Kettle Pond State Park is located in Marshfield, VT only 30 minutes from our home, yet going there still managed to feel like a retreat. We booked a group site with a couple other families for August back in the winter. We were thrilled when the weather ended up being perfect for camping. Low 80s during the day, and 60s at night, without any rain. A few of the mornings, the kids even swam before breakfast because the water was warm enough that it was warmer than the cool morning air temperature!
The group sites all have 5-6 lean-tos, with each lean-to having privacy and its own fire ring with grill. In addition, each group site has a large, community fire pit, picnic tables, and out house. Our group site (which was labeled Group Site 12-15) also had direct access to the camper kayak/canoe launch on Kettle Pond.
Kettle Pond State Park also has about 12 remote paddler campsites, most of which are lean-tos. All the campers that stay in the group area and the remote sites launch their boats from the launch that was within our group site. This meant we had a little less privacy than the other group sites, and that we had cars rolling down to the water to drop off boats, but overall, the disruption was minimal. We enjoyed being that close to our boats and swimming for the kids.
This state park also was conveniently located with an access trail to the Cross Vermont Trail. The Cross VT trail is a multi-use bike path that travels much of the width of VT on old farm roads, snowmobile trails, railroad beds, and occasional roads. We took a half day bike trip on it one day to go to the town of Marshfield to visit Rainbow Sweets, home of some of the best French pastries in Vermont. We biked through marshland, seeing Great Blue Herons and other wildlife. We passed by a waterfall, and even stopped at a little farm stand to buy pickles. There were so many fun things to discover! Via the Cross VT trail, you can also travel to other state parks in the Groton State Forest, such as Boulder Beach (excellent lake swimming with sand, playground, and picnic areas), Ricker Pond, and Owl's Head.
Kettle Pond State Park is primitive. There is not ANY running water. The running water is accessed by going to New Discovery Campground, which is is about 3 miles down the road. New Discovery is also where you check in for Kettle Pond. So bringing several large water vessels is important so you can pick up plenty of water, or bring a water filtration system so you can use water from the pond.
So, the jewel of Kettle Pond State Park is really Kettle Pond itself. It is a glacially-carved shallow pond. I was pleased to discover that the bottom of the pond was not mucky at all, as it is all ground of rock silt and rocks. The kids especially enjoyed their time swimming in it at all hours of the day. We also spent lots of time in boats, exploring the pond. The park does not allow any motorized boats on the pond, so it is extremely peaceful and serene. Wild life abounds here, including fish, beavers, and loons. One evening, during a sunset paddle, we got to float alongside a loon family, which was VERY cool.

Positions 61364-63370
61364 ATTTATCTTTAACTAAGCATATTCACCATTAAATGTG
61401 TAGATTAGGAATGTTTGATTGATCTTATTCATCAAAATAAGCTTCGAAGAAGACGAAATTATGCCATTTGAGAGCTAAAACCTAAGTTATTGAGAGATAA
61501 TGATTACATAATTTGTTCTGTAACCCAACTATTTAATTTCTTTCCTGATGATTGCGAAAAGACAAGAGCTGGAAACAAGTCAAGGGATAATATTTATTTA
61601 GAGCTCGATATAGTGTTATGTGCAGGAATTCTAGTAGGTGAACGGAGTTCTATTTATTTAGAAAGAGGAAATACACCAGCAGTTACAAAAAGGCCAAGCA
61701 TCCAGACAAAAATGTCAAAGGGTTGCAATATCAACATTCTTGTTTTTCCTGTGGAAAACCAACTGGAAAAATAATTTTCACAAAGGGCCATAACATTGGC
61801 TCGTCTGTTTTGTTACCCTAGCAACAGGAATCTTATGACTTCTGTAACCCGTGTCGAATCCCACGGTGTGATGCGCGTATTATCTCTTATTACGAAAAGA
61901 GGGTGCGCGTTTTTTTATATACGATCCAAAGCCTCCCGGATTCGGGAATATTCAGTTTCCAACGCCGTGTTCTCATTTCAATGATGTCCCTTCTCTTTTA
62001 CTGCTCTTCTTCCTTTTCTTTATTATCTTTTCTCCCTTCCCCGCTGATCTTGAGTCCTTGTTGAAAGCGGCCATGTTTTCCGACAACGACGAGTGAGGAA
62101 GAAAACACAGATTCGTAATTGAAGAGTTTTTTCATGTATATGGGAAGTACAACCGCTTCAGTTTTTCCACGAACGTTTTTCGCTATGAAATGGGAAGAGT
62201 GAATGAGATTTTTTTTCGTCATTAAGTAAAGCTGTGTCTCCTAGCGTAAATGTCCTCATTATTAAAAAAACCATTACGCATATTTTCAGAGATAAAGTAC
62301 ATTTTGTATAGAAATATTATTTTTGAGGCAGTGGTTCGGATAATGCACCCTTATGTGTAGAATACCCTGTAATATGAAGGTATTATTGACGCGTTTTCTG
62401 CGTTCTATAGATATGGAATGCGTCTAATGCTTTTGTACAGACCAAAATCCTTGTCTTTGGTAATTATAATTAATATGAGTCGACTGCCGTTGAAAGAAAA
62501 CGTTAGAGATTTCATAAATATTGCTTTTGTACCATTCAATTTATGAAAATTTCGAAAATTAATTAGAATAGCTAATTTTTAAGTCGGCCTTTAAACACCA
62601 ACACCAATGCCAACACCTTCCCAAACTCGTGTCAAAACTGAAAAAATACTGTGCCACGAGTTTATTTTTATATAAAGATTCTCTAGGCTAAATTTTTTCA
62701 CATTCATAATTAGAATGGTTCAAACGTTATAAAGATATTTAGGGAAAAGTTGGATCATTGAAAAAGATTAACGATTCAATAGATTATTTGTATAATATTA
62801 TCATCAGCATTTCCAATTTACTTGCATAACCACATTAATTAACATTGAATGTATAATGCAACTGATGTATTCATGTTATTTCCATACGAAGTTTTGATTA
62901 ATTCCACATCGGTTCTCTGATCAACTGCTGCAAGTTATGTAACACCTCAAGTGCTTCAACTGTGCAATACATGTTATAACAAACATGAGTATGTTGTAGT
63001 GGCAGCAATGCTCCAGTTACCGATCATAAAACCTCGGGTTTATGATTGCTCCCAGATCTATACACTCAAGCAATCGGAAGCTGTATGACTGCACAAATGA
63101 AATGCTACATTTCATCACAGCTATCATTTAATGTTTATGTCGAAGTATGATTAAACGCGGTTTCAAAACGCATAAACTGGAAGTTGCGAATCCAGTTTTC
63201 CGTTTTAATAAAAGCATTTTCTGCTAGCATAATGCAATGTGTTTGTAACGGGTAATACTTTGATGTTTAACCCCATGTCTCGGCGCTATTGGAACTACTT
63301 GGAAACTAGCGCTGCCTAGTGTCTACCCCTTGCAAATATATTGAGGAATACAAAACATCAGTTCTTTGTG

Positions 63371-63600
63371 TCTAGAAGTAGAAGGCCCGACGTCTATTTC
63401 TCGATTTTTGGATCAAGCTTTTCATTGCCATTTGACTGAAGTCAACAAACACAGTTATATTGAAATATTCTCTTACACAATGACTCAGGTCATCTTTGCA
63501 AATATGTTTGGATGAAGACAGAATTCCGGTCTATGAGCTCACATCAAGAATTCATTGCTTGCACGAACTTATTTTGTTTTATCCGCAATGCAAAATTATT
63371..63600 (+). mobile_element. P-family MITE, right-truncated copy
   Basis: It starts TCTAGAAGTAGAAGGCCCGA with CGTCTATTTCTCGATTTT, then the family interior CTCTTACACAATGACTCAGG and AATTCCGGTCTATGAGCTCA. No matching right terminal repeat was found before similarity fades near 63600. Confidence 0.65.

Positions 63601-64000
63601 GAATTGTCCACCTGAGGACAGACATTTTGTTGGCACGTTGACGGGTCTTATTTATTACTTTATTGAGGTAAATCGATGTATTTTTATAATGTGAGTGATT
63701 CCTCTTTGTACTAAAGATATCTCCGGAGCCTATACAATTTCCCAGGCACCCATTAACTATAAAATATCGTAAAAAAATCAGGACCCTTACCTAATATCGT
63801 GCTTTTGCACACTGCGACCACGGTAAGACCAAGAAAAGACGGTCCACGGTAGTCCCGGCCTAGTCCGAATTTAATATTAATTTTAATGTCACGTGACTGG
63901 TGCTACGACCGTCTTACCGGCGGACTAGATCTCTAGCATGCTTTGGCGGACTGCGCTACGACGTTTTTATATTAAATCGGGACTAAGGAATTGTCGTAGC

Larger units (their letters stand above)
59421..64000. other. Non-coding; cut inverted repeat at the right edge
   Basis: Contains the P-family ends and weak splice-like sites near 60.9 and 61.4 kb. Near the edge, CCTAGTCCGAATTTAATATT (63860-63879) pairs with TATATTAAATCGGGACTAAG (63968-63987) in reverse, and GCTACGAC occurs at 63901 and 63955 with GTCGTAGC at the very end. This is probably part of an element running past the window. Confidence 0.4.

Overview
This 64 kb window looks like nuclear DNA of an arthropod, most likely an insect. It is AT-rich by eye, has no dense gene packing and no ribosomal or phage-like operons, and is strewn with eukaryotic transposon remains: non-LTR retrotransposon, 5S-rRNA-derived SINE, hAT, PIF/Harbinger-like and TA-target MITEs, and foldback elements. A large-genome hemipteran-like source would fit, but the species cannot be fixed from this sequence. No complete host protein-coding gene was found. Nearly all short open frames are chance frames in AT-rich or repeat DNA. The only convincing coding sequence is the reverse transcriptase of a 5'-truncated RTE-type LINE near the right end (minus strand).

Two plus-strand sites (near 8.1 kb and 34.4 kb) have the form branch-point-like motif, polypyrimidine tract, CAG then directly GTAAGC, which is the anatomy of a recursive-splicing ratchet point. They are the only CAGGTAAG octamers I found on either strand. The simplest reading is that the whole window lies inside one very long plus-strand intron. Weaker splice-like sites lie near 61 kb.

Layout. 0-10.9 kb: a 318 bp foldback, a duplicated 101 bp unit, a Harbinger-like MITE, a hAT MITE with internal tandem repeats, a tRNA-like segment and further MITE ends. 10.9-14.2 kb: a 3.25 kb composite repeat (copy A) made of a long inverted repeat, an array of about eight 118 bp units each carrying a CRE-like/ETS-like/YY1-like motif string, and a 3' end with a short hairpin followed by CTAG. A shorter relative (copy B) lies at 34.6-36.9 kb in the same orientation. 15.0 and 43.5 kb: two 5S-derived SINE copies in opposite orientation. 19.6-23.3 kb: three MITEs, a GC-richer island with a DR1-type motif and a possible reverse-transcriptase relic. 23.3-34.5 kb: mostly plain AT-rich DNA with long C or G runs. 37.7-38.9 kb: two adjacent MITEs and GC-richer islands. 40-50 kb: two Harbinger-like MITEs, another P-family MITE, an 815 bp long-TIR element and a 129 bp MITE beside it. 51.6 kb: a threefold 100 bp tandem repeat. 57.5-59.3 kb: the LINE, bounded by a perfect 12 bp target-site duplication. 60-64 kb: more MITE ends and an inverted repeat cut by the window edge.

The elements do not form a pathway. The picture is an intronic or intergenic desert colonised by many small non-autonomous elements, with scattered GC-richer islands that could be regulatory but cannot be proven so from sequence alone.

The lean-tos were in great condition. The floors were flat and easy to sweep out. The overhang was large enough to hang a hammock under. We did not bring mosquito netting for the opening, and the bugs were hardly noticeable. All the lean-tos are far enough apart that you can't hear your neighbor's snoring, which was a plus. However, one night during our stay, a new group arrived at the group site next door. We couldn't even see them, but we could hear them way too late at night, even past the quiet hours. That was only one night, however, and then the next day the campground staff heard and dealt with it promptly. The bathroom was clean, and always stocked with toilet paper and hand sanitizer.
Biking on the Cross Vermont Trail
Sunset and Sunrise paddles
Biking in the campground loops
Enjoying the large group fire pit
Night time loon calls
Playing games at the large group picnic tables
Things to consider:
- Bring a way to filter water, or large containers for getting water at New Discovery
- Definitely rent or bring boats
- Transporting firewood from outside VT is illegal
- The gate is always closed, but never locked (but it looks locked!)
- Bring water and biodegradable soap for hand washing
INH540 Vertical Hang Bike Rack Review
As a Ranger for The Dyrt, I was given an opportunity to review this rack from INNO while camping. As a family of 7, we have a ton of bikes to haul. We were able to test out the rack with several different bike frame styles and sizes.
The initial impressions of the rack were great. The rack is designed to fit two different sizes (1 1/4 inch and 2 inch) of hitch receivers. They allow for the 2 different sizes by using metal sleeve that slides over the smaller metal pipe. We have a 2 inch hitch, and so used the rack with the adapter. My husband was super impressed by how easy the rack was to install. The rack installs solidly and securely on the hitch without needing additional tools (a big plus in our minds!).